Well, climate anxiety, or as it’s often also known, eco-anxiety is a relatively modern phenomenon that is described by the American Psychological Foundation as a “chronic fear of environmental doom” and is a relatively recent disorder that is said to be affecting an increasing number of people not just in the United States, but around the world, who worry about the impending effect of the environmental crisis that we currently live in.
We all must have seen the devastating bush fires that rampaged across Australia last year as well as the damage to property, life and the environment they caused across California and other parts of America. Closer to home, hardly a winter goes by without parts of the UK being impacted by severe flooding and it seems that these extremes of weather are becoming more and more prevalent no matter where you live.
Make no bones about it, climate change is real, climate change is here to stay and climate change is dangerous for us all.
But it’s not just the physical damage we can all see from climate change that is affecting us it’s also the mental strain that is beginning to emerge and this is where climate anxiety comes in, particularly among the young.
Many younger people are, quite rightly, looking at these catastrophic events and asking the question what will the future look like for me, what will happen in five, ten, twenty or even fifty years time and many of them are extremely worried about the state the planet will be in by then. Whether you believe it to be rational or not, many younger people are now anxious and are wondering whether they will actually die from old age or from some event that is the effect of climate change instead.
In fact research from our own Environment Agency, released last year, supported this. Their findings showed that people who experience damage caused by extreme weather such as storms or flooding may have up to a 50% greater chance of facing mental health problems such as stress or depression whilst up to a quarter of the people who have actually experienced severe flooding are still living with these issues at least two years after the event.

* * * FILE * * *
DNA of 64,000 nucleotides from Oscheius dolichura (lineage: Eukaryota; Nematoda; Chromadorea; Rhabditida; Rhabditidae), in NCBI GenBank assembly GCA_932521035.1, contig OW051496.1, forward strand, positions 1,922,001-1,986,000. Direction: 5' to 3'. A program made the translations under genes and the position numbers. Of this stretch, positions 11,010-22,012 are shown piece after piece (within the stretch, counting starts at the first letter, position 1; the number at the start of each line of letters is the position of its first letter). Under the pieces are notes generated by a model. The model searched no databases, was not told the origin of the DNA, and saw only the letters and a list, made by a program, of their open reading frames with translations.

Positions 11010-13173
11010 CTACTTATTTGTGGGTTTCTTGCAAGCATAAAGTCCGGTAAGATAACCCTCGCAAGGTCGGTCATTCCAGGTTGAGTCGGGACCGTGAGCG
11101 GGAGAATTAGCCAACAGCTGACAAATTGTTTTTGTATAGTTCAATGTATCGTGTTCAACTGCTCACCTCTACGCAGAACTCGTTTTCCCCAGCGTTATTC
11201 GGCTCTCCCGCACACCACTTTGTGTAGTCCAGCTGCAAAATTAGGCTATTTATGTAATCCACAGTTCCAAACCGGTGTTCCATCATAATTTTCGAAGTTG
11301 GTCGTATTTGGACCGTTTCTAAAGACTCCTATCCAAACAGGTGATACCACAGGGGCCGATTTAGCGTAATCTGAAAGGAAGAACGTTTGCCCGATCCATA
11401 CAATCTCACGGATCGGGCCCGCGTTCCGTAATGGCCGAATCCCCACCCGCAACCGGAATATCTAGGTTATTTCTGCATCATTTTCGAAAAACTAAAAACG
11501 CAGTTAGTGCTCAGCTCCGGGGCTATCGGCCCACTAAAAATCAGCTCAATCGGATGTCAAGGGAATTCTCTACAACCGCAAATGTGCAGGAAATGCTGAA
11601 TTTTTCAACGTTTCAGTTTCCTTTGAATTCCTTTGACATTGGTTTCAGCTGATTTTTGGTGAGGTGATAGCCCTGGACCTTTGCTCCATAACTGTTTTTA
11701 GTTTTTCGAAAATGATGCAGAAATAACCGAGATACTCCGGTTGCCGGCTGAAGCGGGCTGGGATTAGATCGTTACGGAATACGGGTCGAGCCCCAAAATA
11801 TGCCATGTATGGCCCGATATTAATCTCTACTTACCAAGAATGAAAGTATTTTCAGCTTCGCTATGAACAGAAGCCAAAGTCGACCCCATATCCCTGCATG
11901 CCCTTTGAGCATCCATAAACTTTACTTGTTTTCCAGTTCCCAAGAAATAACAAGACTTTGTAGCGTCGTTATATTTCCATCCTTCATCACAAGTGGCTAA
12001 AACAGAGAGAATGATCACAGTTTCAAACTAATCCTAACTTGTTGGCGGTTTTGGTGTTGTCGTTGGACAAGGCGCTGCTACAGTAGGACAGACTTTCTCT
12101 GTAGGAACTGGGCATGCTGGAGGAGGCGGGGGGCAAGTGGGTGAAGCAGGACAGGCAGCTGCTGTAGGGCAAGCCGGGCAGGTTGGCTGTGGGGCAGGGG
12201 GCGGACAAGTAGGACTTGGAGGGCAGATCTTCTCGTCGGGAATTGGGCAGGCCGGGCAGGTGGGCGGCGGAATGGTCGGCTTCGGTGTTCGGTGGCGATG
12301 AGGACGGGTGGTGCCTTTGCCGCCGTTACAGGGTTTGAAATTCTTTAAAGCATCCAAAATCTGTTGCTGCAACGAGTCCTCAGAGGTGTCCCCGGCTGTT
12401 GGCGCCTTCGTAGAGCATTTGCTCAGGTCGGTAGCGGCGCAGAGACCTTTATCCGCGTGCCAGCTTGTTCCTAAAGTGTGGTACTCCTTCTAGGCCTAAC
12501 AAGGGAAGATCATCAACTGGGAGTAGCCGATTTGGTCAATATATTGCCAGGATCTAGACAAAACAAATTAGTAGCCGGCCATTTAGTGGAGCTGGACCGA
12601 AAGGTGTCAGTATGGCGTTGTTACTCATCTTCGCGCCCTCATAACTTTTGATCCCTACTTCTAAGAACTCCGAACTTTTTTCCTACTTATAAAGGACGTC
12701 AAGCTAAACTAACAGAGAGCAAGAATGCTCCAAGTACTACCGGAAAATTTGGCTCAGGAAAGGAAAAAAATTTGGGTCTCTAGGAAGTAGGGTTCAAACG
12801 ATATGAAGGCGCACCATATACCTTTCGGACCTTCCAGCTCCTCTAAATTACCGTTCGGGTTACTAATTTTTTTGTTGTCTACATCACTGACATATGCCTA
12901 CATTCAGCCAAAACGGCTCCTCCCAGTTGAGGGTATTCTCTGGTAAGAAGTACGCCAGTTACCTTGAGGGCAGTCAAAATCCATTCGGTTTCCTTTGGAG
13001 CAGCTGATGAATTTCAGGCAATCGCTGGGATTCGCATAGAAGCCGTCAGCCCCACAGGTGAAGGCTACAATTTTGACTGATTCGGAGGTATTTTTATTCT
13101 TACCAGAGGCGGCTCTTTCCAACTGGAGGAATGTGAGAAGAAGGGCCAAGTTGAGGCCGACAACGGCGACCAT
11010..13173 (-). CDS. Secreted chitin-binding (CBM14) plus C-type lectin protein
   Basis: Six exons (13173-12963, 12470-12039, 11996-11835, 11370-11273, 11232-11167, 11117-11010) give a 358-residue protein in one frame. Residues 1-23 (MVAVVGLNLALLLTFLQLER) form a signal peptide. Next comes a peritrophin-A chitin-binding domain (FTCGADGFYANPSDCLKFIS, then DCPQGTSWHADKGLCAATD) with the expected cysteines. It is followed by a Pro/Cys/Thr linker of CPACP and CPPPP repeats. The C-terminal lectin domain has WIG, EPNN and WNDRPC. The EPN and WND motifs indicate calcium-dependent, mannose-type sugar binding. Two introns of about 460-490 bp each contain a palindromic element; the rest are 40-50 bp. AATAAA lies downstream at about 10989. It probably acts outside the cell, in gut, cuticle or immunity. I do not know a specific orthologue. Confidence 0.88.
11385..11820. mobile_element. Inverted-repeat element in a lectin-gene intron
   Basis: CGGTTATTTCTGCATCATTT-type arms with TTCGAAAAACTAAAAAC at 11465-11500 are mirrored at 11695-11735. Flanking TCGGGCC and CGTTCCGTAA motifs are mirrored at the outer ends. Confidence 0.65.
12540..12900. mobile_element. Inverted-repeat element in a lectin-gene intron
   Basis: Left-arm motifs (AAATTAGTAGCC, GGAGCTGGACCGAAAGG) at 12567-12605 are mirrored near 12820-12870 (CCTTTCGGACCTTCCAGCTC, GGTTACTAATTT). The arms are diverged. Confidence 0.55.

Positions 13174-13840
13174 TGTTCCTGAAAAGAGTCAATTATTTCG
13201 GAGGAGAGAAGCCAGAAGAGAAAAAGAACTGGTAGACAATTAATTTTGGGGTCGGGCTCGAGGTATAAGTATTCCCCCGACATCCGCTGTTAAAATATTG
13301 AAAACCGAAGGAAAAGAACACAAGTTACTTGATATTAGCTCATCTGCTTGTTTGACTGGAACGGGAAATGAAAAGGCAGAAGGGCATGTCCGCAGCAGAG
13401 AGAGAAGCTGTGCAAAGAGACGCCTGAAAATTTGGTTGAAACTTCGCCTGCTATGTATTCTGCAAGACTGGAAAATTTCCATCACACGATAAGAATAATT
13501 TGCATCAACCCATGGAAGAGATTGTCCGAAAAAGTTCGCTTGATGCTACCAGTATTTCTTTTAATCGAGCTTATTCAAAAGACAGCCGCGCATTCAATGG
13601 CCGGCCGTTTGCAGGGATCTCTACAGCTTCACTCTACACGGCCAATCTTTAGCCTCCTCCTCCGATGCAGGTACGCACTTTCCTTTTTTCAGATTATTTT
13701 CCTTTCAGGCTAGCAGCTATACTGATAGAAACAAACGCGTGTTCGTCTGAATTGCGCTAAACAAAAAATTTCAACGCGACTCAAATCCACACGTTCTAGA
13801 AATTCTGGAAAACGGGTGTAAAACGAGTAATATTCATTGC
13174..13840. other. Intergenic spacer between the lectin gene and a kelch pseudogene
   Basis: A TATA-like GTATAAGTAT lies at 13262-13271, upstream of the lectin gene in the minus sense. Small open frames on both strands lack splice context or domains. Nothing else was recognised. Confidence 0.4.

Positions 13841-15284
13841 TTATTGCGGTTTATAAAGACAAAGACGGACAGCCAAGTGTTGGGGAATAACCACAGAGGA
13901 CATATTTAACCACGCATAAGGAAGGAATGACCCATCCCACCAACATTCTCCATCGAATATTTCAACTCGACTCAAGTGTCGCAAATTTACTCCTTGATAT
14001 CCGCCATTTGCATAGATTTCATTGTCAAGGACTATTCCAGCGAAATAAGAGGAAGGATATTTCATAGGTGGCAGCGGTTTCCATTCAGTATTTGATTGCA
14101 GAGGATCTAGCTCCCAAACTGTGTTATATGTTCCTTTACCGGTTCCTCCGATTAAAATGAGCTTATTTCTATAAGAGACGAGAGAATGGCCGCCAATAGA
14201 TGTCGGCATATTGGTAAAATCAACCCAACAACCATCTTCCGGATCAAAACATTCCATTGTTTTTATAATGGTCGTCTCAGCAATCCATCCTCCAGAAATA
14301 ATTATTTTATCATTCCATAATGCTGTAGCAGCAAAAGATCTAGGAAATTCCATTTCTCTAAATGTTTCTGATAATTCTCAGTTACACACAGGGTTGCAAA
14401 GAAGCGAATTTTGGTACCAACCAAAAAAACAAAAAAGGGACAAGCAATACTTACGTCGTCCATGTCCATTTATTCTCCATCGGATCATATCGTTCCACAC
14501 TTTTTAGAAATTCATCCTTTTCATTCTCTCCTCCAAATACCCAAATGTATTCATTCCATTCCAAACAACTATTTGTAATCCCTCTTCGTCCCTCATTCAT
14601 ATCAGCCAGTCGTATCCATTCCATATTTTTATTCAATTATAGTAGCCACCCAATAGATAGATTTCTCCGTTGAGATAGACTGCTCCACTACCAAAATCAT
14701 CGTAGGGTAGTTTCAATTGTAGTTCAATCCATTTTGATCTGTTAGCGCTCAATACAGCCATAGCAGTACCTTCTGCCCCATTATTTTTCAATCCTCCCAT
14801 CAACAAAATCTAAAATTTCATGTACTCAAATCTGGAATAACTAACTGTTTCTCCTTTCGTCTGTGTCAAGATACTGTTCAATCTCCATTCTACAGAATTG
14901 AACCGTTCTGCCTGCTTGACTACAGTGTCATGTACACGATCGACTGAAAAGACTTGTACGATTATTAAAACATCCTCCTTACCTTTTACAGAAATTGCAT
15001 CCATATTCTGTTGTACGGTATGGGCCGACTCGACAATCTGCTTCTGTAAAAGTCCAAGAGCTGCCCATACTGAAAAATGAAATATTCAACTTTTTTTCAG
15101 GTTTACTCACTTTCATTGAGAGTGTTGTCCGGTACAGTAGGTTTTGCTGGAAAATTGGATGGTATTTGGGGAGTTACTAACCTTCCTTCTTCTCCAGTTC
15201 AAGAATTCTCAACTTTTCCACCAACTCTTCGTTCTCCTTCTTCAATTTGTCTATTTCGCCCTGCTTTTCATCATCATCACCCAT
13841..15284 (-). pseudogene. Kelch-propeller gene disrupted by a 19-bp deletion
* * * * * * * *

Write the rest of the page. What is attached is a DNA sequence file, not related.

In other parts of the world where the effects have been even more devastating for people than those seen here in the UK, disorders such as increased rates of depression, anxiety, post traumatic stress amongst those who have been caught up in climate related disasters and other mental health disorders are becoming more and more prevalent.
However, those that are increasingly being affected by climate anxiety may well suffer panic attacks, particularly when watching news coverage of a climate change disaster elsewhere in the world. It may also bring on obsessive thinking or analysis of events, cause increasing bouts of insomnia and ultimately lead to problems related to substance abuse and depression.
And many young people lay the blame for this firmly at the door of the generations that have preceded them. They rightly point to the fact that the amount of carbon dioxide in our atmosphere is the highest it has ever been, that temperatures across the world continue to be recorded at levels never seen before and that sea levels continue to rise as evidence to support their arguments.
Can I help?
Well, the simple answer to this question is yes. We can all help in our own little ways – whether that be by turning the central heating down by just 1 degree, whether that be by making sure you switch off the lights when you leave a room or whether that’s by making sure you don’t boil too much water when you make a cup of tea. You might not think so but all these actions use less energy – and less energy use means less emissions.
The impact on the climate was also seen as a result of the coronavirus pandemic and the disruption that it brought and indeed still brings to our lives. The reduction of economic activity, the fact that aviation was severely curtailed, the general lack of travel not just between but also within individual countries and the decline in demand for energy all had an impact. So much so that it was estimated that global CO2 emissions declined by just under 9% in the first half of 2020, a larger decline than ever seen before in any economic downturn.
However, this is not likely to be enough to counter climate anxiety – and once covid is a distant memory expect it to rear its head again as it most certainly will.